2.2 Colour-magnitude diagrams

Figure 2 shows the colour-magnitude diagrams (CMDs) H versus JH and Ks versus HKs for the different regions of the GNS survey. The CMDs are largely complete in the red clump (RC) region, which is key to produce extinction maps (e.g. Nogueras-Lara et al. 2018a, 2020b). Red clump stars are red giant stars in their helium burning phase whose intrinsic properties are well known (e.g. Girardi 2016). The over-densities around H ~ 16−17 mag and Ks ~ 15−16 mag correspond to the RC features.

To produce extinction maps, we removed foreground stars using the significantly different extinction between the stars from the Galactic disc and the GC (e.g. Nogueras-Lara et al. 2019a). We applied a colour cut, JH ~ 2.35 or HKs ~ 1.1 mag, depending on the CMD used (see Sect. 2 in Nogueras-Lara et al. 2021a).

We also defined another colour cut to remove stars belonging to the Galactic bulge in the GNS regions covering the NSD (Central, NSD E, NSD W, T E, and T W). This is possible because the stellar population from the GC lies behind a dense screen of extinction that may be related to the CMZ (e.g. Schultheis et al. 2009). We adopted HKs ~ 1.3 mag following previous results on the inner bulge (e.g. Nogueras-Lara et al. 2018b, 2020a; Schultheis et al. 2021). Nevertheless, we treated each region in a different way due to the variation of the absolute extinction between regions. Given that we produced independent extinction maps using JH and HKs bands, we excluded the foreground population considering independent cuts in both CMDs H versus JH and Ks versus HKs. Figure 2 shows the cuts applied to remove the foreground population in each case. We estimate that the possible contamination from stars belonging to the Galactic bulge/bar is below 25% using the model created by Schultheis et al. (2021), which applied similar colour cuts to analyse the NSD. In particular, they modelled the NSD, the bulge/bar, and the nuclear star cluster (NSC) using the results from Launhardt et al. (2002), Chatzopoulos et al. (2015), and Sormani et al. (2020).

We adopted a two-layers approach to create the extinction maps to overcome the extreme differential extinction in the GC (see Sect. 3.2). Figure 2 indicates the criteria to assign the stars to each of the presumed extinction layers.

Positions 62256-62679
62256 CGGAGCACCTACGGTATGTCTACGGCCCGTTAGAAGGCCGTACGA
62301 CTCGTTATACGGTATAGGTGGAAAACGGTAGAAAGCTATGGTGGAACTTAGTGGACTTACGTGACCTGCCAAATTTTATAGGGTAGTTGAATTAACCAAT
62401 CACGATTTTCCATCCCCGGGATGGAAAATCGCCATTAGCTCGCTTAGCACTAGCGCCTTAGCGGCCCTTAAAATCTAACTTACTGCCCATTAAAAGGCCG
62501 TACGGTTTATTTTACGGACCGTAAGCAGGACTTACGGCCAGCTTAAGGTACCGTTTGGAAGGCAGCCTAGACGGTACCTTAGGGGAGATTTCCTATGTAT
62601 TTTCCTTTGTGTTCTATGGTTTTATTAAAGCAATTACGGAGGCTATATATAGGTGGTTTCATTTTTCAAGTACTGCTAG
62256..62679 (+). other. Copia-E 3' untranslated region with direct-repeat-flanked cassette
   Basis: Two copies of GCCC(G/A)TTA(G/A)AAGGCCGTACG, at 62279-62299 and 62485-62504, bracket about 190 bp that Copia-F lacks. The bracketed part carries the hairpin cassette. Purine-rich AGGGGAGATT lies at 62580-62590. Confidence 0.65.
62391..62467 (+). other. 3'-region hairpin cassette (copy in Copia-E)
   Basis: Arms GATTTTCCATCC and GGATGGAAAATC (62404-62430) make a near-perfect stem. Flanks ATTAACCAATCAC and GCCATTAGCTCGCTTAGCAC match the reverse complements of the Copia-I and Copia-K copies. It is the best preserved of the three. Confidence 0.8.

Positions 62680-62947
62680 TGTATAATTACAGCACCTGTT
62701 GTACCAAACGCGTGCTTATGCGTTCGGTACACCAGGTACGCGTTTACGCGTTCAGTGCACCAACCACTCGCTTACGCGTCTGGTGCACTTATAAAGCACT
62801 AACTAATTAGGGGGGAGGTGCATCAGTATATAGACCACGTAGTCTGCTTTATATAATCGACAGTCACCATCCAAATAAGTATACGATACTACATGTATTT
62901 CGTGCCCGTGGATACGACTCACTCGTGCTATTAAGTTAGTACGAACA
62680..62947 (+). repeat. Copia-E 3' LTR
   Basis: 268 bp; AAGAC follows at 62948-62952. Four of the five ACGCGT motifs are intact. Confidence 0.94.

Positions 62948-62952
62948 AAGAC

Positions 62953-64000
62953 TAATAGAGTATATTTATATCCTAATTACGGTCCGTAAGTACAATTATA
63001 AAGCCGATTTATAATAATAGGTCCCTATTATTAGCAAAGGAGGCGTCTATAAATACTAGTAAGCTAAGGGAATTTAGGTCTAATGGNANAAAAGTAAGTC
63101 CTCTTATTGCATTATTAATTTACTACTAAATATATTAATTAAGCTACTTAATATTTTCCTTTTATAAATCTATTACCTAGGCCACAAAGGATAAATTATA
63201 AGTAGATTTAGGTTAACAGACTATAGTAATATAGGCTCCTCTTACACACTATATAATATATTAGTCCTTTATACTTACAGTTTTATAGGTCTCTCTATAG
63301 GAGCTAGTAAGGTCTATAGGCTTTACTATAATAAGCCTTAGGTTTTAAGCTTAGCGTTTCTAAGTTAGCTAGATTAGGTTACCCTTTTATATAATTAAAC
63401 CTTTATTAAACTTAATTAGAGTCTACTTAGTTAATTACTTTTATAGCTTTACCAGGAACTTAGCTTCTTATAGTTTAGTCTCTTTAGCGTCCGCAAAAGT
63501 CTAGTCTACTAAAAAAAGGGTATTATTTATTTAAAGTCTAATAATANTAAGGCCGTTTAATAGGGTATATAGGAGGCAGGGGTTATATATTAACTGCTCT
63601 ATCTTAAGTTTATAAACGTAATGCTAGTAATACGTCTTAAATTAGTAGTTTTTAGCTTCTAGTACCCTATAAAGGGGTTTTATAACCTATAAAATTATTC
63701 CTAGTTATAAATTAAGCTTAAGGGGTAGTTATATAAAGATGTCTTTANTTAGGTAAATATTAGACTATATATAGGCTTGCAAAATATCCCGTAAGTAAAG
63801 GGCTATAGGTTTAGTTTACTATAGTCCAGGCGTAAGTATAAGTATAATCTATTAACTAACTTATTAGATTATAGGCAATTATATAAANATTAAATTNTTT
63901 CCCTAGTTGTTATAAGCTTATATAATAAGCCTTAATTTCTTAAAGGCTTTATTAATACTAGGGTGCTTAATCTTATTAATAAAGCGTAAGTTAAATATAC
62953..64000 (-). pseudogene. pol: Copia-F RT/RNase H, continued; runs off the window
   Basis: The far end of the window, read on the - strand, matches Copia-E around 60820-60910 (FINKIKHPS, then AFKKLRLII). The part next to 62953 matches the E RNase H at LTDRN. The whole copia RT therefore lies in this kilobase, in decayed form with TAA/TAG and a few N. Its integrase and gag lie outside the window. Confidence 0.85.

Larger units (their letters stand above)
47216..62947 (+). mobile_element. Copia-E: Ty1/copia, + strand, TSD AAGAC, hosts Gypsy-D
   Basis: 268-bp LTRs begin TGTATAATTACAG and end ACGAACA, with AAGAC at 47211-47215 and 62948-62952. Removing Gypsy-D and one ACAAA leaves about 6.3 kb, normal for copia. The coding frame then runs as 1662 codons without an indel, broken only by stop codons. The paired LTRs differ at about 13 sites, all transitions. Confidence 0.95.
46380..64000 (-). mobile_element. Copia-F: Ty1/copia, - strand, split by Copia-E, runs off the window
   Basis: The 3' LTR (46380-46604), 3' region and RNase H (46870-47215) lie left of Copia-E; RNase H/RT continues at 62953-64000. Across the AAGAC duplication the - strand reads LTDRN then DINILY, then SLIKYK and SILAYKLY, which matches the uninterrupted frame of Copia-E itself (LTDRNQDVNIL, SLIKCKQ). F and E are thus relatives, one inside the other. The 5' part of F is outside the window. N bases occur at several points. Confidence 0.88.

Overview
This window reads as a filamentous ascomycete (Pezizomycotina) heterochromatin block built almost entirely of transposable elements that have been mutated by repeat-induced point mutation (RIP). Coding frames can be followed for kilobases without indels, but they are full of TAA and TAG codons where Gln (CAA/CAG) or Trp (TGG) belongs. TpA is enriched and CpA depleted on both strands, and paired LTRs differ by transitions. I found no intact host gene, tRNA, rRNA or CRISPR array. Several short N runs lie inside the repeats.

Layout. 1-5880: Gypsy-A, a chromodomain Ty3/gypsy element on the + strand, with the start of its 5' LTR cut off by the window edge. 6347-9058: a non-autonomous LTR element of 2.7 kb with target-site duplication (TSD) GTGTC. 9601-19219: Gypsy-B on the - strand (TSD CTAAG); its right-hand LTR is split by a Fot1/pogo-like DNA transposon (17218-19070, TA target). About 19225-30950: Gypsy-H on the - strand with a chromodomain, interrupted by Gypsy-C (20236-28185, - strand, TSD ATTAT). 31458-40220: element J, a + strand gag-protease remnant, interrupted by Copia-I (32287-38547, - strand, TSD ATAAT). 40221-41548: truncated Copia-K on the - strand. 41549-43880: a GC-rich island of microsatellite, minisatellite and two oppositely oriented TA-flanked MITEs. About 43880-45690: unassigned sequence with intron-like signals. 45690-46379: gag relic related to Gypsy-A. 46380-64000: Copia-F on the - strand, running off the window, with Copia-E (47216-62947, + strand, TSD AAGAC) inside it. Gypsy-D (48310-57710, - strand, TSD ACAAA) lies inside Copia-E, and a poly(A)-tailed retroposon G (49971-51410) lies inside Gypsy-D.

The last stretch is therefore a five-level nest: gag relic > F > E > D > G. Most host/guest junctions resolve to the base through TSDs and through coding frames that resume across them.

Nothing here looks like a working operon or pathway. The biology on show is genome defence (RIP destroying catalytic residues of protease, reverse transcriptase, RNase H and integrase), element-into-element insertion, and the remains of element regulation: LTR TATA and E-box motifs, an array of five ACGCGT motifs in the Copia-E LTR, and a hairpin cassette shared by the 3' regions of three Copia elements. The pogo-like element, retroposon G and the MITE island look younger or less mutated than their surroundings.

thumbnail Fig. 2

Colour-magnitude diagrams for each region of the GNS survey. The dashed lines represent the cuts applied in this work between the foreground population (in blue) and stars that we consider to lie inside the GC, behind two different layers of extinction (orange and red). The extinction layers were selected following the methodology explained in Sect. 3.2. The dashed rectangles indicate the selection of reference stars (mainly RC stars) to create the extinction maps. Only two layers are defined for the IBN and IBS regions. The low number of stars present for the NSD W region is due to the lower than average quality of the data for that region. Given the high number of stars, only a fraction of them is represented to not overcrowd the plots.

3 Extinction maps

We created extinction maps for all the regions in the GNS catalogue following the approach described in detail in Appendix A.2. We obtained extinction maps AJJH and AHJH, and and , using JH and HKs photometry, as indicated by the subindices. We assumed the extinction curve AJAH = 1.87 ± 0.03 and derived in Nogueras-Lara et al. (2020b). We computed associated uncertainty maps using a Jackknife algorithm, estimating the extinction variation for a given pixel and systematically leaving out each of the stars used for its extinction calculation (for further details see Sect. 7 in Nogueras-Lara et al. 2018a). The systematic uncertainties were estimated by analysing the fluctuations of the extinction maps when varying the quantities involved in their calculation within their uncertainties. These are: AJAH = 1.87 ± 0.03 and (depending on the computed map), the ZP photometric uncertainty of the GNS data (0.04 mag for JHKs) Nogueras-Lara et al. 2019a), and the intrinsic colours JH and HKs for RC stars and their associated uncertainties.